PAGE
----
Everybody who has studied the English language knows that there are grammatical rules for the proper use of the pronouns “you”, “me” and “I” depending on what you are trying to say. And yet, there has been for some time a great controversy over the phrases, “between you and I” and “between you and me”.
First let’s take a hard look at the the basic rules of English grammar: the words you, I, and me are all pronouns. They stand in for nouns like Dick, Jane, Sally and Spot. Pronouns can be subjects, objects, or possessive. The subject of a sentence is the agent taking action, and the object is the thing or person being acted upon. If I say, “I love you,” I am the subject (the one doing the loving), and you are the object (the target of my love and the object of my affection). I remember understanding this very clearly when I was in primary school. No big deal.
If you have spoken English for a long time, you probably know that I is a subject pronoun, and me is an object pronoun. If you are learning English, you just have to memorize it. Things begin to get tricky when when you combine I and me with you because you is both a subjective and an objective pronoun. It’s one of those confusing things that just isn’t fair. Whether it is in the subject or the object position, you still use the word you. You love Jane and Jane loves you. They are both correct.
That seems pretty straightforward. So now we can move on to “Between You and I” and figure out why it’s wrong. And this is where the controversy begins, since the days of William Shakespeare to this very day.
Between is a preposition, just as on, above, over, and of, are all prepositions. Because prepositions usually either describe a relationship, or show possession, they don’t act alone; they often answer questions like Where? and When?
So, instead of acting alone, prepositions are part of prepositional phrases. Thus, between you and me is a prepositional phrase. And it’s just a rule that pronouns following prepositions are always in the objective case. When you’re using the objective case, the correct pronoun is me, so the correct prepositional phrase is between you and me. That was well and good until William Shakespeare came along and started a controversy that is still going on even as we speak.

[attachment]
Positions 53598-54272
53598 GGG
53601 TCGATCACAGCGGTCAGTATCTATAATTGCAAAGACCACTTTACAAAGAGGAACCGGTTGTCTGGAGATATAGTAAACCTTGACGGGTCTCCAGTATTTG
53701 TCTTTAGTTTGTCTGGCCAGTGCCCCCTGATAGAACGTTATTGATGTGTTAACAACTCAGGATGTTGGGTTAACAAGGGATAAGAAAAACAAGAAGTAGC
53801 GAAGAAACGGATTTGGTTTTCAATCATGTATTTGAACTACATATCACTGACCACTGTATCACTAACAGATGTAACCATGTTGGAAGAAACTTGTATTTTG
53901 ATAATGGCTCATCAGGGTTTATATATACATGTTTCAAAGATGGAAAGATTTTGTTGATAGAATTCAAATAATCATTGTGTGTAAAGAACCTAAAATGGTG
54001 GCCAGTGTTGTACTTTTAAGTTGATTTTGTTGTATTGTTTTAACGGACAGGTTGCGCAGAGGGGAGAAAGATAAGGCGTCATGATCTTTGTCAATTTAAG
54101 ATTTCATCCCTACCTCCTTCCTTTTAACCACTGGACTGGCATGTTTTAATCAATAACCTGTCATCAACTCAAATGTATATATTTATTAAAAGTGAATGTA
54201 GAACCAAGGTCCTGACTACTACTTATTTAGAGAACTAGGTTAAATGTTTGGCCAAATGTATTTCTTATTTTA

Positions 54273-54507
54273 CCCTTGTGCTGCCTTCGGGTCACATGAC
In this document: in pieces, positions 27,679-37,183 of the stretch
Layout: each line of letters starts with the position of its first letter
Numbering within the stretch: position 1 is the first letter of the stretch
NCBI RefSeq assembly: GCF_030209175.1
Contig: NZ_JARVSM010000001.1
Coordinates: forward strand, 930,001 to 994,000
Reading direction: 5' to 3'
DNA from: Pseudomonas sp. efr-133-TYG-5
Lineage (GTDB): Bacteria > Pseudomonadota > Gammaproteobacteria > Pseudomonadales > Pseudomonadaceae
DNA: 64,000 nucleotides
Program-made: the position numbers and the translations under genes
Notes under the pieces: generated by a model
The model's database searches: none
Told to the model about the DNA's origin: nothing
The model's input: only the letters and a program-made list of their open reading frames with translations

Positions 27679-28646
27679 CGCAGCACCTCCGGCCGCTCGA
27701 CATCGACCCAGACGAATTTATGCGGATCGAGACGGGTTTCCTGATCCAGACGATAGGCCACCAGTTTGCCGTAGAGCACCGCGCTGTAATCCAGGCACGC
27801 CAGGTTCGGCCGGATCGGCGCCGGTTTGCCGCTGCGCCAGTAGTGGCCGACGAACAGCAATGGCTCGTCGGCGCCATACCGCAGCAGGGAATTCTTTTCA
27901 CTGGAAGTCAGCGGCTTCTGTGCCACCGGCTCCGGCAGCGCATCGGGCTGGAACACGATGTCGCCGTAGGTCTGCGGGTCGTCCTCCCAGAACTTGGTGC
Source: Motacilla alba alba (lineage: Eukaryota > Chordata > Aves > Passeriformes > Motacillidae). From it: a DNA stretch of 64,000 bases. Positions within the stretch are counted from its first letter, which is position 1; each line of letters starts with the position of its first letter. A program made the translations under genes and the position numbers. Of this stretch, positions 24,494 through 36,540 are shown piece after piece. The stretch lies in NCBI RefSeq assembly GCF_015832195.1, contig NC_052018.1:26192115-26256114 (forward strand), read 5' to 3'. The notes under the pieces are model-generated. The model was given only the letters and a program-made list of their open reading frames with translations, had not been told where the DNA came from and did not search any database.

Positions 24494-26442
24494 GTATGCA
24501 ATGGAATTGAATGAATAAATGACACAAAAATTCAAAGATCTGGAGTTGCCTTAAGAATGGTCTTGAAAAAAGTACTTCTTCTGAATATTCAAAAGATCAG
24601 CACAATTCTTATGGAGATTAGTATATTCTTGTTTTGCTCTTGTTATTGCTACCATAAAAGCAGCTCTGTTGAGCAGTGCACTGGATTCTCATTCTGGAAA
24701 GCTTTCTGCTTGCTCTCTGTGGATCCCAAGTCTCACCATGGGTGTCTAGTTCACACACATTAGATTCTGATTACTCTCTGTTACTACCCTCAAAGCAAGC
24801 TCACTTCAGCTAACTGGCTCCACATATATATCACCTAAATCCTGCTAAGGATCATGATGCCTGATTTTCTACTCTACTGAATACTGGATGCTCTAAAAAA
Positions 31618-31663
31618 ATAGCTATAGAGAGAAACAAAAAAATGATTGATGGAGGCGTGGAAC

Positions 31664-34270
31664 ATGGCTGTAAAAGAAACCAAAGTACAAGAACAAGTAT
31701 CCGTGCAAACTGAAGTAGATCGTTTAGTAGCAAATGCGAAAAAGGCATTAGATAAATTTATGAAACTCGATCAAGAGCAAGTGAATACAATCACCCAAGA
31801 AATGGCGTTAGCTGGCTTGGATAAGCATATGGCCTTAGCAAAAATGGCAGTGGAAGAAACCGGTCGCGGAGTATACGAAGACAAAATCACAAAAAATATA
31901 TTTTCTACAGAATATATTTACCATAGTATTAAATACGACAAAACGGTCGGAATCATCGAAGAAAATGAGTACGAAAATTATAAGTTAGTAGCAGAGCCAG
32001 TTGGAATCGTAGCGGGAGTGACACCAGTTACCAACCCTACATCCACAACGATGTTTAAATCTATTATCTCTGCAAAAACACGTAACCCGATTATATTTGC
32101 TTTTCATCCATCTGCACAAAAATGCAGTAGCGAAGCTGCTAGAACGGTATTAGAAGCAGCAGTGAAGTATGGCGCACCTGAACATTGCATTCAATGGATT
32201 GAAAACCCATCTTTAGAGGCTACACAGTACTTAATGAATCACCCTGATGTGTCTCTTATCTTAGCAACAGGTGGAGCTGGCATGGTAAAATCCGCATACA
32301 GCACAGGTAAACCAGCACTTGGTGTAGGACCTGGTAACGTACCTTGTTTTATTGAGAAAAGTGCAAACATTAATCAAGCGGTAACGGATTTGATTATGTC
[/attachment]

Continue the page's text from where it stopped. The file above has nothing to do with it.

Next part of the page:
The writer whose English is so inflexibly correct that it never violates the laws is very likely a writer who will not be published until he learns when to break the laws painstakingly learned and dares to say, ”In this case, wrong is better.” Sometimes correct English is wrong and wrong English is right.
Below is the slip of the quibble written by William Shakespeare in Act Three, Scene II of The Merchant of Venice:
“Sweet Bassanio, my ships have all miscarried, my creditors grow cruel, my estate is very low, my bond to the Jew is forfeit, and since in paying it, it is impossible I should live, all the debts are cleared between you and I, if I might but see you at my death. Notwithstanding, use your pleasure: if your love do not persuade you to come, let not my letter.”
Grammatically, of course, Shakespeare was wrong. He should have written ”between you and me.” The grammar rule is quite plain. ”Between” is a preposition. The object of a preposition must be in the accusative (or objective) case. The accusative form of the first-person-singular pronoun is ”me.” Therefore, the correct phrase is ”between you and me.” It is considered standard English which follows the basic rules of grammar.
The use of the phrase “between you and I” was very frequent during the end of the 16th and 17th century, but is now considered ungrammatical. Yet, many English-speaking people to this day, consider this phrase as a polite expression, and has been used since Middle English. It is universally used in common spoken English. I understand even Mark Twain used it in his writings.
I must acknowledge that, whether we like it or not, the English language is very dynamic, and will change with usage. English is an evolving language. We all know it’s adding words furiously, not to mention idioms. A few years ago, a majority of people didn’t say “back in the day.” Now you hardly ever hear “back in the old days.” Please don’t tell anybody; this is strictly “between you and me and the lamppost”.
Oh, one more thing… Shakespeare also used the phrase “between you and me”. Good Day.